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Abstract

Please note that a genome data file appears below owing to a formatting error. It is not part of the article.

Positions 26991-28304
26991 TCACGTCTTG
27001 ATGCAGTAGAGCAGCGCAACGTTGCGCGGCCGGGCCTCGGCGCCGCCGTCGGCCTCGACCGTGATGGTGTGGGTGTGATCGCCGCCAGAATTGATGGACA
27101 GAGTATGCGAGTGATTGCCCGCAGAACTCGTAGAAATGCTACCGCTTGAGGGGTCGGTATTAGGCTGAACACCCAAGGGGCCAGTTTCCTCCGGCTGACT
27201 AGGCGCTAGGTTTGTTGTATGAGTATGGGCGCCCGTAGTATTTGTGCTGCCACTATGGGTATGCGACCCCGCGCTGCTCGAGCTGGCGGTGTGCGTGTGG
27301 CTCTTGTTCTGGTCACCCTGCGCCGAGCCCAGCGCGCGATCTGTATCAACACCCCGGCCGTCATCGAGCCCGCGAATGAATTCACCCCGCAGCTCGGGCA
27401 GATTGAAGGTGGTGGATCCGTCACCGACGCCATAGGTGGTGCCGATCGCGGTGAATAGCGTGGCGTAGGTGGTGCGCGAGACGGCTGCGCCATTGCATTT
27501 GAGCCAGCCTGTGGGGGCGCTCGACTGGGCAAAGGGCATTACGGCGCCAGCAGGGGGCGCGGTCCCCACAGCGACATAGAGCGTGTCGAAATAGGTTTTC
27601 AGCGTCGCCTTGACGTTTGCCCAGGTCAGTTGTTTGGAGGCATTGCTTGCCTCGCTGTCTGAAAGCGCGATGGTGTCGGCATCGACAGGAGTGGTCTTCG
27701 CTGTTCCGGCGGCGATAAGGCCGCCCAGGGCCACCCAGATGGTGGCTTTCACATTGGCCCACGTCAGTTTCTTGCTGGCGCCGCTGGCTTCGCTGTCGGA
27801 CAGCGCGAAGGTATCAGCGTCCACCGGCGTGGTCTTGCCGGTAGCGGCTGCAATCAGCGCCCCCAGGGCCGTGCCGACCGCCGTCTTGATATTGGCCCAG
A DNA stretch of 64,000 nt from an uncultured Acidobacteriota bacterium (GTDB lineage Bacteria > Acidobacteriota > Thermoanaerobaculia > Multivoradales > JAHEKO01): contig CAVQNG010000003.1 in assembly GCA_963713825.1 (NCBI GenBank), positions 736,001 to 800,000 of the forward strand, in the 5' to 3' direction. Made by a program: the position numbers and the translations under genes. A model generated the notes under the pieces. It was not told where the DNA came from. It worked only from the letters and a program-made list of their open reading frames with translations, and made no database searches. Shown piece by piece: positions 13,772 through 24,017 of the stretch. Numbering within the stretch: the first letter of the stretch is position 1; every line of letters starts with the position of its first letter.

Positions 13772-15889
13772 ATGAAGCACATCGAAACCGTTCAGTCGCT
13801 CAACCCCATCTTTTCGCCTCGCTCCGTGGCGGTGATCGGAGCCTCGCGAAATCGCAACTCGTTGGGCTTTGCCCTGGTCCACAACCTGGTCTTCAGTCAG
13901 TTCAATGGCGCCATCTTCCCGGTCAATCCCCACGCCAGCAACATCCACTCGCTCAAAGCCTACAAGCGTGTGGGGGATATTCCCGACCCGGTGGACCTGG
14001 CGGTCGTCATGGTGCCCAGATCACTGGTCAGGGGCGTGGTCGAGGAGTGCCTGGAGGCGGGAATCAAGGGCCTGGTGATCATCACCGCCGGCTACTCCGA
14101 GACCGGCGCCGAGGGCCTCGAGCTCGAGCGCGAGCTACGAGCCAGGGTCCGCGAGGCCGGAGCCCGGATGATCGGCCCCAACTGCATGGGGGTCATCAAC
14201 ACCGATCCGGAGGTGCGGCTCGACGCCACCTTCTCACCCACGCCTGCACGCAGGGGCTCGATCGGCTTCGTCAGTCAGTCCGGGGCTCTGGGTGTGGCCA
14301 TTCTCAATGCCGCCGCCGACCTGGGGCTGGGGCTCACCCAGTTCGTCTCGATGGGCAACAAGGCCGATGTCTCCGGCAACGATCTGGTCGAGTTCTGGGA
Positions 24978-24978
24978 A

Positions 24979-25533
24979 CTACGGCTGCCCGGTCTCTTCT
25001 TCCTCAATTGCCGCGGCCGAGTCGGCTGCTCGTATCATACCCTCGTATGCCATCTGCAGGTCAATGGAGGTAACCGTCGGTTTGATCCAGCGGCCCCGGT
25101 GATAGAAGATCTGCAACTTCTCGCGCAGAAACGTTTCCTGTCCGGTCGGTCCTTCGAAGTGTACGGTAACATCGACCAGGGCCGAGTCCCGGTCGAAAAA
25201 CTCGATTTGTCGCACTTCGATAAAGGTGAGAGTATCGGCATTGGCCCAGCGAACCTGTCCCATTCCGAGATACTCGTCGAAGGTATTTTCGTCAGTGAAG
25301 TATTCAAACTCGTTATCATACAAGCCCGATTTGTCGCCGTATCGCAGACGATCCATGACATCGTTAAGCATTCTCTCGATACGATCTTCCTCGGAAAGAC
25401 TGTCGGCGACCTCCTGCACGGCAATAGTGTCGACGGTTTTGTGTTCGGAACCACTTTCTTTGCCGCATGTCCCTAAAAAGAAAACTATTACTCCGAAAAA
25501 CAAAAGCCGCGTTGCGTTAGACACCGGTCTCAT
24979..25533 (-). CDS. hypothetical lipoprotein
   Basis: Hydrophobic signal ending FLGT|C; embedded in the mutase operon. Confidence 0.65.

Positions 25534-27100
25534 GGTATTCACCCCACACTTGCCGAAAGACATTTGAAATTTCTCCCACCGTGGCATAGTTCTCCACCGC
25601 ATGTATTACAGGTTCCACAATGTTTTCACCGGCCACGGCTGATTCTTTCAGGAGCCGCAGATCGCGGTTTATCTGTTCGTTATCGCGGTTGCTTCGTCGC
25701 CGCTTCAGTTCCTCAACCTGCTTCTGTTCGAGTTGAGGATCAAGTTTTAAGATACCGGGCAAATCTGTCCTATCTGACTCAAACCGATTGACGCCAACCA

This study examines how using a photo in the cover letter of a mail survey affects mail survey response. A 2 × 2 factorial design was used that manipulated the physical attractiveness and gender of the supposed researcher that was depicted in the cover letter photo. In addition, a control group was used that received a cover letter without a photo. The results revealed the following: (1) a photo of the survey researcher does not enhance the response rate to the survey; (2) in the case of an attractive male researcher, a photo may dampen the response rate; and (3) within the factorial design, the only variable to have an effect on the survey's response rate was the gender variable: Photos depicting female researchers produced a higher response rate than photos depicting male researchers. This study also illustrated that a crude pretest of the survey procedures with students can, in some areas, produce fairly accurate predictions of the results of a field experiment. © 2008 Wiley Periodicals, Inc.